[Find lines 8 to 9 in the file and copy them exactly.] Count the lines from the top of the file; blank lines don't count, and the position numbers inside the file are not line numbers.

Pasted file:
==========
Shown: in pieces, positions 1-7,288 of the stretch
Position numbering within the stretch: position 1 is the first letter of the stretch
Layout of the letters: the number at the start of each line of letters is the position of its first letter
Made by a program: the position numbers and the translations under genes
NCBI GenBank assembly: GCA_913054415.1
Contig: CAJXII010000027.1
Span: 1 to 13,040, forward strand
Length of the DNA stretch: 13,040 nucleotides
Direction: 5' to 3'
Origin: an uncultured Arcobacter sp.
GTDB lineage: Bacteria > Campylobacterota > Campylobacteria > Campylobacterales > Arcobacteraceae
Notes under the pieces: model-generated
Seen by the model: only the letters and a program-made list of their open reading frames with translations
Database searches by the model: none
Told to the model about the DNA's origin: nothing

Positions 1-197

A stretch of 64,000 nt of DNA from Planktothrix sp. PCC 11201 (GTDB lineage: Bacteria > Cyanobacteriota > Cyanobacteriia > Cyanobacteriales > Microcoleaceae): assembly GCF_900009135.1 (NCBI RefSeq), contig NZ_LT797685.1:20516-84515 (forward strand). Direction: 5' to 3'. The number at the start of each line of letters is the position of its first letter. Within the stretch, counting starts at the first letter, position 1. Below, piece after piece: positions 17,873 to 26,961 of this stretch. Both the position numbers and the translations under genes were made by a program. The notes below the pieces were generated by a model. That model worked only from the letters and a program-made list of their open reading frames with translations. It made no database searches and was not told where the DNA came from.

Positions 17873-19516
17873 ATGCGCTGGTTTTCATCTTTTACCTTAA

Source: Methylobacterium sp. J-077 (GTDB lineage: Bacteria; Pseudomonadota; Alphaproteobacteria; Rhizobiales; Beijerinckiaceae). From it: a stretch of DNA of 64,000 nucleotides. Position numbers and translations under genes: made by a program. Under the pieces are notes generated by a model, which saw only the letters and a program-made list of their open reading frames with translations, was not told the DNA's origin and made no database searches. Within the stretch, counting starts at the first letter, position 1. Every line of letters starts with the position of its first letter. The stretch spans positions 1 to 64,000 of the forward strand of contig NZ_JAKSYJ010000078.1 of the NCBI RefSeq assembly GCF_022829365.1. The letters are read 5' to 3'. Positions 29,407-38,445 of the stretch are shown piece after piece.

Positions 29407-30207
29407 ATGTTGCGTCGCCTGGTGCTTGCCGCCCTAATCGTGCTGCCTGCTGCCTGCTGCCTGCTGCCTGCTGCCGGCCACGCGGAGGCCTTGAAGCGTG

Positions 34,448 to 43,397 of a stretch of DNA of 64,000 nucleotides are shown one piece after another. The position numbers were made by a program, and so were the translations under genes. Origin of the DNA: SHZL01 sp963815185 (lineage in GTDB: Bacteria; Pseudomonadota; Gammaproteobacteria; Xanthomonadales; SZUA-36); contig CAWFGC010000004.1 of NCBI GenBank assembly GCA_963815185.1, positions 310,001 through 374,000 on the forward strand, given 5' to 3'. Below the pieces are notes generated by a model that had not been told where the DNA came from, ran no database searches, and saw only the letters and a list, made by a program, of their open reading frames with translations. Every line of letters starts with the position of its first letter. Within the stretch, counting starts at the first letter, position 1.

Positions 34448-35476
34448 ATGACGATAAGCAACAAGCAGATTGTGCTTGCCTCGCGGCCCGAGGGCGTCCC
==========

Length of the DNA stretch: 13,040 nucleotides
Direction: 5' to 3'